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Home :: Archive :: 2004 :: February ::
Titus enters like a cook
The Shakespeare Conference: SHK 15.0340  Friday, 6 February 2004

From:           Alan Dessen <
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Date:           Thursday, 5 Feb 2004 15:33:56 -0500 (EST)
Subject: 15.0322 Titus enters like a cook
Comment:        Re: SHK 15.0322 Titus enters like a cook

The "like a cook" signal in Titus, 5.3 is part of a large family of
"like a..." s.d.s widely used in entrances (over 300 examples) to denote
either 1) disguise or 2) the attire or habit appropriate to a particular
figure or role.  The problem for us today (as reflected in the query) is
that the original actors and playgoers knew what a stage cook, lawyer,
doctor, forester, parson, captain, etc. looked like, so that more detail
is rarely provided (see our dictionary entry for "like").  In our
database, "cook" turns up seven times as a figure in a scene, whether
alone or along with related figures (e.g., butler, pantler).  The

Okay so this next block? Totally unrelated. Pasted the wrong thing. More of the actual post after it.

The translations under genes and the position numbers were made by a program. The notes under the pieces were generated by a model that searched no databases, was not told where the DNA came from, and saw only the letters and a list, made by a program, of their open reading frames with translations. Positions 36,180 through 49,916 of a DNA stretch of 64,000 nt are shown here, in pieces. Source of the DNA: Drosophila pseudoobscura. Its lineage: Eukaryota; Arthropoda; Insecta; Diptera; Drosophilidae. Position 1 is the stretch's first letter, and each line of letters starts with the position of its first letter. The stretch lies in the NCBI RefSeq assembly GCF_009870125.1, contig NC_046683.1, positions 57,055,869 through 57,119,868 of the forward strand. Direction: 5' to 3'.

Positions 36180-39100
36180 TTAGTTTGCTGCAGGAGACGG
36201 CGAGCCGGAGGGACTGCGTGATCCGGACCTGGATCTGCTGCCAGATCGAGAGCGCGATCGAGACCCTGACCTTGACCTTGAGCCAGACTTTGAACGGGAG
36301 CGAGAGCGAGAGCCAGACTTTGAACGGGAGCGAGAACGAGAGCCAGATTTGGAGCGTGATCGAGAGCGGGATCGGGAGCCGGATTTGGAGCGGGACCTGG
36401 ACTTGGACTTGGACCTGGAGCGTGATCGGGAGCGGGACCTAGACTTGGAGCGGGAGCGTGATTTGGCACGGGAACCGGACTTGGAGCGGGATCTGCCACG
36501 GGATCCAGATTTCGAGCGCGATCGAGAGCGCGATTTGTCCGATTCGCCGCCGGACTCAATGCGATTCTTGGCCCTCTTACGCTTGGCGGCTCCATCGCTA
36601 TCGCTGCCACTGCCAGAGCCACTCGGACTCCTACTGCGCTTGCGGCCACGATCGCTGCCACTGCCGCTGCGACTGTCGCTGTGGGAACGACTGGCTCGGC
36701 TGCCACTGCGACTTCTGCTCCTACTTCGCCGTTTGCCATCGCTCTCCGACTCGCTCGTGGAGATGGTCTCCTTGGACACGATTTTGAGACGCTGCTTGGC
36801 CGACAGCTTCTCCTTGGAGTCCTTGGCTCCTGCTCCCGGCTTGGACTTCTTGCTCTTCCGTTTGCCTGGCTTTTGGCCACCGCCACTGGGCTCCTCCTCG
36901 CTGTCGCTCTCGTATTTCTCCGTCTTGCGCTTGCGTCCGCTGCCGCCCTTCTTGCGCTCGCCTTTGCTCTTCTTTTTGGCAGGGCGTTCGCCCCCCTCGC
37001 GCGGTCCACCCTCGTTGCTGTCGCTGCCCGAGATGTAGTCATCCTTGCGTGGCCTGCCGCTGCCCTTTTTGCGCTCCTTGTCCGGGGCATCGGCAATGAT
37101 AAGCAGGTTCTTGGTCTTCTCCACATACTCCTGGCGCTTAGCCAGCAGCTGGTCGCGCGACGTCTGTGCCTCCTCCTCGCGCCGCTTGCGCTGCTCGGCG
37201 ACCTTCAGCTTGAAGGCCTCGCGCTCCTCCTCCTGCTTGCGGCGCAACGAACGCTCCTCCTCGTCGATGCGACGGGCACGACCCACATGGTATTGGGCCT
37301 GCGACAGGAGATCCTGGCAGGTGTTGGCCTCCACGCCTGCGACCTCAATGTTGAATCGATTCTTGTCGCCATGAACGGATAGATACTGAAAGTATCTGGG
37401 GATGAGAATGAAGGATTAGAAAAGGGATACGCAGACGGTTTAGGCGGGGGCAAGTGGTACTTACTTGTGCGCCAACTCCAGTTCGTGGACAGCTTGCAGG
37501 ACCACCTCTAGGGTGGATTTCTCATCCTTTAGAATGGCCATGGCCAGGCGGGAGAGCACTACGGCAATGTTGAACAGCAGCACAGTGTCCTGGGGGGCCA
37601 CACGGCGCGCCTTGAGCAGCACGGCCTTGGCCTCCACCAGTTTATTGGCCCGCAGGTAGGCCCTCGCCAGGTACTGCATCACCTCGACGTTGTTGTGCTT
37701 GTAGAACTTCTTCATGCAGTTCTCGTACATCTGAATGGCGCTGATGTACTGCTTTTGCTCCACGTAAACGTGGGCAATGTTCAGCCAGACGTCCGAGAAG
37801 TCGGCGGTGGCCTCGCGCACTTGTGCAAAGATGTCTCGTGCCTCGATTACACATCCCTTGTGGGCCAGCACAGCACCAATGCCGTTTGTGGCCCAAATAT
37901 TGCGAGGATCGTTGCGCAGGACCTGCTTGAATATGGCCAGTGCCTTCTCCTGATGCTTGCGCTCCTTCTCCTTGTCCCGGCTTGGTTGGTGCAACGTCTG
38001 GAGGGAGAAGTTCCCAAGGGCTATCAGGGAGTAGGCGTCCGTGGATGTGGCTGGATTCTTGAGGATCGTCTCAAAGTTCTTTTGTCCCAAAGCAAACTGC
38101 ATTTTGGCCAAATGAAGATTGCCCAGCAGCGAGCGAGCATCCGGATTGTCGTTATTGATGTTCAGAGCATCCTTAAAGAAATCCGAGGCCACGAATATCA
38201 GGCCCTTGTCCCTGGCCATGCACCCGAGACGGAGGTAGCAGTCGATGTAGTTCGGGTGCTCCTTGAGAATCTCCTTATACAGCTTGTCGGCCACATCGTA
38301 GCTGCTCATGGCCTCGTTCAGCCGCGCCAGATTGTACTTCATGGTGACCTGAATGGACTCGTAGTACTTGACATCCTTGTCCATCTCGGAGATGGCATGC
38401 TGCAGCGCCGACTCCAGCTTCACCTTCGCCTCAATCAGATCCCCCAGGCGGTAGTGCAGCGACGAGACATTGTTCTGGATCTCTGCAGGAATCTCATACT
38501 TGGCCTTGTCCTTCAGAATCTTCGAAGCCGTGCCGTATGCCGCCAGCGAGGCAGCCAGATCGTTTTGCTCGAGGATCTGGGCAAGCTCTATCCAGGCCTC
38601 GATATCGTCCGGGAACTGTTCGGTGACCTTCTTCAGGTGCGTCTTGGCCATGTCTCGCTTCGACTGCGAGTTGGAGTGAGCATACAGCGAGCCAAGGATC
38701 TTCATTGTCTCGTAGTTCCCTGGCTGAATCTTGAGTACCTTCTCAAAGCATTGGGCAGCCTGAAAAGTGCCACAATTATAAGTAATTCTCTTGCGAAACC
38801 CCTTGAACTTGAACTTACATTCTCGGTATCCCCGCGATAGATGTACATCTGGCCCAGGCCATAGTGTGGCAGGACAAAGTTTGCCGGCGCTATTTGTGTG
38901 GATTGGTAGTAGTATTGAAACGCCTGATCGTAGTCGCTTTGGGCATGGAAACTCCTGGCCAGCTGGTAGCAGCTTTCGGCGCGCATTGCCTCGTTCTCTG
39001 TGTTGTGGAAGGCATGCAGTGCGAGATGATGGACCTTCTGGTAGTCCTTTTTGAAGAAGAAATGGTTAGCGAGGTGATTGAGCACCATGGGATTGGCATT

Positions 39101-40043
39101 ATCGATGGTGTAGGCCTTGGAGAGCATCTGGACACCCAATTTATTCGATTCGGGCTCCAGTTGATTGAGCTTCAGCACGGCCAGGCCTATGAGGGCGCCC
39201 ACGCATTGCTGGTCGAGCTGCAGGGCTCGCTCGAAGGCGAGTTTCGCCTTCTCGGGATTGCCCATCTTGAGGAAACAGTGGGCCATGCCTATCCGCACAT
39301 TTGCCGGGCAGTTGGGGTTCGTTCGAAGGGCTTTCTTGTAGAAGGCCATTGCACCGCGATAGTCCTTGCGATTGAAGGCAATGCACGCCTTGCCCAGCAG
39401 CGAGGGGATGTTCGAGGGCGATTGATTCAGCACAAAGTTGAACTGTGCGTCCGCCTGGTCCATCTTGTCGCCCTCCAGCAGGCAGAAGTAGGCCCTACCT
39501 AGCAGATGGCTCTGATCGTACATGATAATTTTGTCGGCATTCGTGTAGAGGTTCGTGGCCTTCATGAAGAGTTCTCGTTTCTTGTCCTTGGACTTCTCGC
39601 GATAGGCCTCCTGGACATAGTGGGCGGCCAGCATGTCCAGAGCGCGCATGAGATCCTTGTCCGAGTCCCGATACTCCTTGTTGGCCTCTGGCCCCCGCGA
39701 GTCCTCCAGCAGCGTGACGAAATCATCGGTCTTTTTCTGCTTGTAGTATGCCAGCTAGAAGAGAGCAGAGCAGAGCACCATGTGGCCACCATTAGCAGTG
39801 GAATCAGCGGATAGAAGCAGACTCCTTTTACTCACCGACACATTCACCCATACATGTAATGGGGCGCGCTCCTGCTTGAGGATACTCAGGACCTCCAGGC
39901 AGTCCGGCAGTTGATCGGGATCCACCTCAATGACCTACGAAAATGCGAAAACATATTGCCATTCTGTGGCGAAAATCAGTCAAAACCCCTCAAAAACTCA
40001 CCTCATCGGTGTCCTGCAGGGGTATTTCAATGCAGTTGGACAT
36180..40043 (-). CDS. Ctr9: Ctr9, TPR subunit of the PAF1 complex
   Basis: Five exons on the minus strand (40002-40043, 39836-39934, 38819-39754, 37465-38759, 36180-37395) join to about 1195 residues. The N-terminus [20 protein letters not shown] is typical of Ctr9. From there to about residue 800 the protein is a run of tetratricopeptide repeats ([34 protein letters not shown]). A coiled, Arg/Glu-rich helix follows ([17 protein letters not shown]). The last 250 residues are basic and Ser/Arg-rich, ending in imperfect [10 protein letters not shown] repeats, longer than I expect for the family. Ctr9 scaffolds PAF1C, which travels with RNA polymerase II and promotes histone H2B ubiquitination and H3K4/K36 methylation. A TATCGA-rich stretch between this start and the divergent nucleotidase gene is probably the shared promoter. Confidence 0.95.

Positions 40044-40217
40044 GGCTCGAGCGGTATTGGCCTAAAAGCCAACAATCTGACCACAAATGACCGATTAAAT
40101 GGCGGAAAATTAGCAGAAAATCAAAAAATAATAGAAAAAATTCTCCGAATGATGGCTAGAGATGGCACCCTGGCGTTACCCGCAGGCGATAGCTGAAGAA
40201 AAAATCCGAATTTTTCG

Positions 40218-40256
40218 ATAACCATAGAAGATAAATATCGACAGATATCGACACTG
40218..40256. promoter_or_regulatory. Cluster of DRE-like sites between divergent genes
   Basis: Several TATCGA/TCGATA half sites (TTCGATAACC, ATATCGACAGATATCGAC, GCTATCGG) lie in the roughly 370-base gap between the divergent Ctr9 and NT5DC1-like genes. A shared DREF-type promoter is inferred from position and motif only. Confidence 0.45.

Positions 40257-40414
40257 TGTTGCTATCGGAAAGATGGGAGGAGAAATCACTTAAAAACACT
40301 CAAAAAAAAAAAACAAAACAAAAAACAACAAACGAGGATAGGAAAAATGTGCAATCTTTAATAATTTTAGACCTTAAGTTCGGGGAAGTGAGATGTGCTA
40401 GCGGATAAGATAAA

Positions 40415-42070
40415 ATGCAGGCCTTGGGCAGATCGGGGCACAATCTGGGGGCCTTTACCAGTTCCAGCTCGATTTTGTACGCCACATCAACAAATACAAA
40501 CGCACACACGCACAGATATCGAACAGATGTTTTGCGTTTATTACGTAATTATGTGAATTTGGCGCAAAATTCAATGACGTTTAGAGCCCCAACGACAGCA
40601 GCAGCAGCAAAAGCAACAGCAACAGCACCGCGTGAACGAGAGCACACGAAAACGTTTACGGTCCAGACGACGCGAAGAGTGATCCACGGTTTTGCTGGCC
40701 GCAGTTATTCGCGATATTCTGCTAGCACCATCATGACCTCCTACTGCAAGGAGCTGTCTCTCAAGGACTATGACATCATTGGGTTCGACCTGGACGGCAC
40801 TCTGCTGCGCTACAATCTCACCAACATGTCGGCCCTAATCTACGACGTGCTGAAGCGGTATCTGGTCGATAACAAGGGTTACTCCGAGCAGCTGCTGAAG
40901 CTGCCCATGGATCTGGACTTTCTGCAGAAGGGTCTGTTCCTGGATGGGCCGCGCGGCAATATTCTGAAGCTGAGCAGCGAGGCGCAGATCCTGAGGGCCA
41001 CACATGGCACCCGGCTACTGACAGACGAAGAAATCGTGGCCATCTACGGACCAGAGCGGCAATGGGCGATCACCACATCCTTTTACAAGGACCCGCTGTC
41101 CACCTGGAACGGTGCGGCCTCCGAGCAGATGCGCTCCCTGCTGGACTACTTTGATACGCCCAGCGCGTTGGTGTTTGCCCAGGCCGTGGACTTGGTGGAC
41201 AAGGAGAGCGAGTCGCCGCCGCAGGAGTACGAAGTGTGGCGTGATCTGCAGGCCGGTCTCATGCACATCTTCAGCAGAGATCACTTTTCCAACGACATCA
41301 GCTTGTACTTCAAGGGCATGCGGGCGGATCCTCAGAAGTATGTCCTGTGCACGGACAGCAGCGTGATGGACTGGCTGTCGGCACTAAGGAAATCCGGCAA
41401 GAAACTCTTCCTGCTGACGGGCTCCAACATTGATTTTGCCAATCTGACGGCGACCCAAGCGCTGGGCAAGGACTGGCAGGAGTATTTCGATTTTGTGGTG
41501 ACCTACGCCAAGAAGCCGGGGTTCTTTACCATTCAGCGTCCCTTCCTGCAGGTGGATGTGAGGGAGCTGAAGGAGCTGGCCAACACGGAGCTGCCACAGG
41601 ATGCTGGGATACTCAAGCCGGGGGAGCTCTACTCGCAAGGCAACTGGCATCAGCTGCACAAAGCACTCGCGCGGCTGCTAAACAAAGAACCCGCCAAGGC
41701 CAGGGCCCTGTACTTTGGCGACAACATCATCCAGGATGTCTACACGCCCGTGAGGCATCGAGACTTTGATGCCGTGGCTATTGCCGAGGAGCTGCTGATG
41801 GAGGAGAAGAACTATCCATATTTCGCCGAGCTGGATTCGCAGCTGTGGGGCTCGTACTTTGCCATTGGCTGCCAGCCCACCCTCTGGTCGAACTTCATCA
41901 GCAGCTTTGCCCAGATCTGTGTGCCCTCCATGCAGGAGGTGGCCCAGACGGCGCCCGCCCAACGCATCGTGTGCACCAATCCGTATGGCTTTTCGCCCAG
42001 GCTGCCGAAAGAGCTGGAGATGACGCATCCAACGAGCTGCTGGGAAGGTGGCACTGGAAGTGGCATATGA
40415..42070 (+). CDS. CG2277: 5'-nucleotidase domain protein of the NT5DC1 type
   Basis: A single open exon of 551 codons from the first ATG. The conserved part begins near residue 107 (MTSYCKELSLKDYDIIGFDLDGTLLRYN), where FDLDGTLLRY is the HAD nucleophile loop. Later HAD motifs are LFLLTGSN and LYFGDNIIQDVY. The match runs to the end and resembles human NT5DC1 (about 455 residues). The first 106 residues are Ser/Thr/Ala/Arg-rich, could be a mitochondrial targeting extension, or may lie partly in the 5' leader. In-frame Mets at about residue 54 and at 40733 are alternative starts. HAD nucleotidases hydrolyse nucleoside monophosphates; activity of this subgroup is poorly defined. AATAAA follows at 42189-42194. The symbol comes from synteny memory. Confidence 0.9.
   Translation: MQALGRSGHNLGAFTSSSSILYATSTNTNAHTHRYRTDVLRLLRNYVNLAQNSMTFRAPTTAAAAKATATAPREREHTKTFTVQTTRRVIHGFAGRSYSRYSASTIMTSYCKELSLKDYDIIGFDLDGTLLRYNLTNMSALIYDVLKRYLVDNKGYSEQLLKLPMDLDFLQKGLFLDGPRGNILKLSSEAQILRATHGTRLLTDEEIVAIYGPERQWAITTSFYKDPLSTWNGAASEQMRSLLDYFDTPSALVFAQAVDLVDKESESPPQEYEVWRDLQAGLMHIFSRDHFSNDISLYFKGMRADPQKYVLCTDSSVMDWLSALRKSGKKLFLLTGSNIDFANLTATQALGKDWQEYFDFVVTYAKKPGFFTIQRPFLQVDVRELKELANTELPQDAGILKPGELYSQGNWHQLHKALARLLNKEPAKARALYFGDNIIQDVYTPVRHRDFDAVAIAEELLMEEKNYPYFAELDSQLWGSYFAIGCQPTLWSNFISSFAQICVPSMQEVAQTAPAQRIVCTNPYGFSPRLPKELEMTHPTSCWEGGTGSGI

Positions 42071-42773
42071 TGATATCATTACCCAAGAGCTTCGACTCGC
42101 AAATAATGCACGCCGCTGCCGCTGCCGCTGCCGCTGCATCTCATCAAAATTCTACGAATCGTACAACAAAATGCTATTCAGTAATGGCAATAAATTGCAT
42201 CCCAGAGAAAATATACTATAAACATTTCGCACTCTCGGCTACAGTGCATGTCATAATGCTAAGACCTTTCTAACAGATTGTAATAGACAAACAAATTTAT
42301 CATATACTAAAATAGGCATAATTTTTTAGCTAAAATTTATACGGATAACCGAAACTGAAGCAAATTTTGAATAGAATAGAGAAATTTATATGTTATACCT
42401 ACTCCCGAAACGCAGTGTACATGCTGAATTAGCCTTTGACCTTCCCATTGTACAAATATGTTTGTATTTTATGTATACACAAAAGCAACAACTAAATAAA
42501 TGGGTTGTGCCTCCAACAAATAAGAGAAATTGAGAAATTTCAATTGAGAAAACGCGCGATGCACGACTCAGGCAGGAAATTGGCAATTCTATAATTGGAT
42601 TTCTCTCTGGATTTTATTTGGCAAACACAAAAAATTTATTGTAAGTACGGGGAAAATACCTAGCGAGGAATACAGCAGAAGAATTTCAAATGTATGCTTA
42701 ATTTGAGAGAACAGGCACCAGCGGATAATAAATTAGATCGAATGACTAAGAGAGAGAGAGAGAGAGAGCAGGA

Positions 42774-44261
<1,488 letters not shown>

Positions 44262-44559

exceptions are: "Enter Phillis like a Cook-maid" (English Moor, 39);
"Enter Gwenthyan and Rice, she meanly, he like a Cook" (Patient
Grissell, 4.3.0); "Enter the Master Cook, Butler, Pantler, Yeoman of the
Cellar, with a Jack of Beer and a Dish." (Bloody Brother, 262).  I'd
have to check out the scene in the original to figure out how to read
"Cook" in the following: "Enter Alexander, Collen, Mentz, Richard,
Saxony, Palsgrave, Collen Cook, with a gammon of raw bacon, and links or
puddings in a platter, Richard, Palsgrave, Saxon, Mentz, like Clowns
with each of them a Miter with Corances on their heads" (Alphonsus of
Germany, F1r).  A cook would likely be recognized by what he or she was
1) wearing as costume and 2) carrying as props, whether implements or
food.  One can seek further information in contemporary illustrations,
but such evidence may or may not help in pinning down onstage practice
(or coding).  To try to reconstruct the original staging or stage
practice is repeatedly to run into this problem.

Alan Dessen

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